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How to set a firewall policy for a Novell server using IPX protocol

Created: 23 Jan 2013 • Updated: 10 Feb 2013 | 2 comments
This issue has been solved. See solution.

Hello i am trying to set a firewall policy that will allow traffic between 2 novell servers that we have on our third floor.  I have 6 pcs that are trying to access the servers but cannot because of the firewall.  Turn off the firewall and you can see the servers with no problems.

I have the MAC addresses of the two novell servers and the IP addresses of the six users pcs that need to connect.  when setting the new policy - i am confused between the choices of "source/destination" vs. "local/remote" buttons.  I read the info symantec had on source/destination and local/remote but am still confused as to what the difference is.  can anyone tell me "IN LAYMAN'S" terms what the differences are and when to use them.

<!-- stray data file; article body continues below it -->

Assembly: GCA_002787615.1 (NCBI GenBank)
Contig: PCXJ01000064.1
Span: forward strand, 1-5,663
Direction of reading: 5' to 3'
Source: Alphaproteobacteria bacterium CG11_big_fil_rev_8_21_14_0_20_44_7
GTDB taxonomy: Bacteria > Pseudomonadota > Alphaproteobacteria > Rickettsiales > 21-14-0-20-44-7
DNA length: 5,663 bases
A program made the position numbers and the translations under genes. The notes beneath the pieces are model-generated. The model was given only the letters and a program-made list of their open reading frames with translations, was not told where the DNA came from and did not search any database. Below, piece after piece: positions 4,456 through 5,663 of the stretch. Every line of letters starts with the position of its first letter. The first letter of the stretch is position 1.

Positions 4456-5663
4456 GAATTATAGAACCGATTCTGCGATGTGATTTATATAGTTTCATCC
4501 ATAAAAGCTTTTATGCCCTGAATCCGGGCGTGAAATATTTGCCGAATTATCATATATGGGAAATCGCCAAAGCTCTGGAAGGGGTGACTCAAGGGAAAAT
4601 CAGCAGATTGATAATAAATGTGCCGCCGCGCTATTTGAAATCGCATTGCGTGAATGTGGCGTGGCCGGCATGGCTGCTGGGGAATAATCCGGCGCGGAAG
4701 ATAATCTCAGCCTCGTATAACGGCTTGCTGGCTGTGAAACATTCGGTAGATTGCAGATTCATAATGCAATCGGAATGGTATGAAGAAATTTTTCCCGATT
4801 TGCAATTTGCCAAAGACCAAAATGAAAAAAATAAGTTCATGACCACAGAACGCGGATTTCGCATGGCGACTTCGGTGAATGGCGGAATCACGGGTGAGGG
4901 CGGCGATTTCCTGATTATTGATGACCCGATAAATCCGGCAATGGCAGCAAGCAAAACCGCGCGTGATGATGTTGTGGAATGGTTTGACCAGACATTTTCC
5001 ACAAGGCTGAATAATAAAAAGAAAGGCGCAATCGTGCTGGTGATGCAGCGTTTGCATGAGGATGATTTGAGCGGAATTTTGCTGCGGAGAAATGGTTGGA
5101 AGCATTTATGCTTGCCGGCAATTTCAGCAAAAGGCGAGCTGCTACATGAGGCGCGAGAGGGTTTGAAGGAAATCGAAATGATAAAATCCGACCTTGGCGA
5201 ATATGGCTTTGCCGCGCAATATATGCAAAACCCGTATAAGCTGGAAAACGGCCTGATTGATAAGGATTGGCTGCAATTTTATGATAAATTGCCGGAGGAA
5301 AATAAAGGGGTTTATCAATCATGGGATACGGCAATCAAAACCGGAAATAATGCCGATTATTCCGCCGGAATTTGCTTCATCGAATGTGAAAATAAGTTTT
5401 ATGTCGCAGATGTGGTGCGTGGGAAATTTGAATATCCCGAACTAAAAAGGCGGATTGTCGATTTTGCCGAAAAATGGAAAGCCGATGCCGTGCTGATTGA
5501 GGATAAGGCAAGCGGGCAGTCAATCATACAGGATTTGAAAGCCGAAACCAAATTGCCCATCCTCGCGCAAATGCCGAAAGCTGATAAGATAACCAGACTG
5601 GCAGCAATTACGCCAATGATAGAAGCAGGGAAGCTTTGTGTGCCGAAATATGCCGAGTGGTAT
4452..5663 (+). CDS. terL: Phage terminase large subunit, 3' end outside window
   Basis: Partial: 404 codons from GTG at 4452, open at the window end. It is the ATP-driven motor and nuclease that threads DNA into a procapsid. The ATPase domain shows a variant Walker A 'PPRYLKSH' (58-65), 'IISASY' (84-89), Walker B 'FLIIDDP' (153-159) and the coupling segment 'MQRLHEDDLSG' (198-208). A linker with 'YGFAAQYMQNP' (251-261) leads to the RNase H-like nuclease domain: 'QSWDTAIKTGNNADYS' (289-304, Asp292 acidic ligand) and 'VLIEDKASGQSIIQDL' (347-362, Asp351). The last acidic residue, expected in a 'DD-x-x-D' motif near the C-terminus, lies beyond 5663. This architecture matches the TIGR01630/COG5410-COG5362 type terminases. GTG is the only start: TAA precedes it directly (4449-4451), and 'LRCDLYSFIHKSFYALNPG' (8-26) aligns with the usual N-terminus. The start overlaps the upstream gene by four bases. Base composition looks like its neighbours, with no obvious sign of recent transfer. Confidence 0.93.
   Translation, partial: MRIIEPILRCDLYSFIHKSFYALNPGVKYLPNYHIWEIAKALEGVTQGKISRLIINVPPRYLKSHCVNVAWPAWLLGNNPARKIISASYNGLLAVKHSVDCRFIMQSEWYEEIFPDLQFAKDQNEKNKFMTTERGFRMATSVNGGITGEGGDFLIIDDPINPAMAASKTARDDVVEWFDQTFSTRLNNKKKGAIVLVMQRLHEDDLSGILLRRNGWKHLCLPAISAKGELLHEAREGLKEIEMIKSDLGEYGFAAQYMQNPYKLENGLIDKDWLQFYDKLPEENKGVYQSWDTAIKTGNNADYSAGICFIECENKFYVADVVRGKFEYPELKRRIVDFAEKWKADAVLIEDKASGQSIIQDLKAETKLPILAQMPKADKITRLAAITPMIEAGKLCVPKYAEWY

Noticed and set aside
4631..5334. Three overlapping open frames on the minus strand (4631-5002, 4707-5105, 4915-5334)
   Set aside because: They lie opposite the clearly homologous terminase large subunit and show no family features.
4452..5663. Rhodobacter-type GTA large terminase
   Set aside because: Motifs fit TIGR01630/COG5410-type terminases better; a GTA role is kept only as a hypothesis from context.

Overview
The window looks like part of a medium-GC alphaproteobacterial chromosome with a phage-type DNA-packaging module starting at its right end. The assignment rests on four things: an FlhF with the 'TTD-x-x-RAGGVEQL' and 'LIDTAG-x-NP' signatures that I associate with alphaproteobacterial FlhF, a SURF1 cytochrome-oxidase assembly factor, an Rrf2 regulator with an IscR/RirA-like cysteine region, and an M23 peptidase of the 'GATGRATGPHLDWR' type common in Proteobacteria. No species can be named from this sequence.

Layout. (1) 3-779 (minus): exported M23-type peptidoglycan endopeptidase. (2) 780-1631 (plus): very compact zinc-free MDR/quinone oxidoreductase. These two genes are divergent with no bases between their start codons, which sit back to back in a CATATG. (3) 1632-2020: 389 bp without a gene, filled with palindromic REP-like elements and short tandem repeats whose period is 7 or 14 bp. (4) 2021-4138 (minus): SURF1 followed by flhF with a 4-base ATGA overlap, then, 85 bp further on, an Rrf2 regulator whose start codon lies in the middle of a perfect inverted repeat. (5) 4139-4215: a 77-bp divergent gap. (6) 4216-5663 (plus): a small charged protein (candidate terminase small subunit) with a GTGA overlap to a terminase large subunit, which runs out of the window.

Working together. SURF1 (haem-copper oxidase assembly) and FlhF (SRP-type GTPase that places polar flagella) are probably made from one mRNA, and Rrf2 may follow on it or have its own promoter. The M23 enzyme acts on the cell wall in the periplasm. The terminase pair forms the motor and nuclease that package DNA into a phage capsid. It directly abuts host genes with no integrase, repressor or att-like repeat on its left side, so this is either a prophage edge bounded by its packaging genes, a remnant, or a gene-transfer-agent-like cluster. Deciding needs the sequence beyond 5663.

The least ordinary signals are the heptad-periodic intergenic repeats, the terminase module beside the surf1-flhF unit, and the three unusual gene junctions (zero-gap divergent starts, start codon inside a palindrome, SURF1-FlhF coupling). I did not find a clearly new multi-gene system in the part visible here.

In my situation with 2 novell servers and communication with 6 other pcs - do i use local/remote option or the source/destination option?

can you check my screenshot to make sure i am setting this up right?

thanks so much.

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.Brian's picture

You can try this:

Inbound Novell IPX frames ETHERNET [type=0xE0E0] are filtered by SEP Firewall policy

Article:TECH155349  |  Created: 2011-03-11  |  Updated: 2011-08-22  |  Article URL http://www.symantec.com/docs/TECH155349

Than add the network service from the service list when creating the rule

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SOLUTION
SebastianZ's picture

Here is a good thread describing differences between source-destination and local -remote:

https://www-secure.symantec.com/connect/articles/c...

Basically source destination specifies the flow of the traffic - in your case setting a rule for source = 2 novell servers and destination = 6 users PC -> it would allow traffic going out from novell servers to users PCs but not the other way round. To have incoming traffic allowed you would require a second rule.

Local -remote works for traffic both ways - so as per your screenshot the local -remote set rule should allow traffic both ways.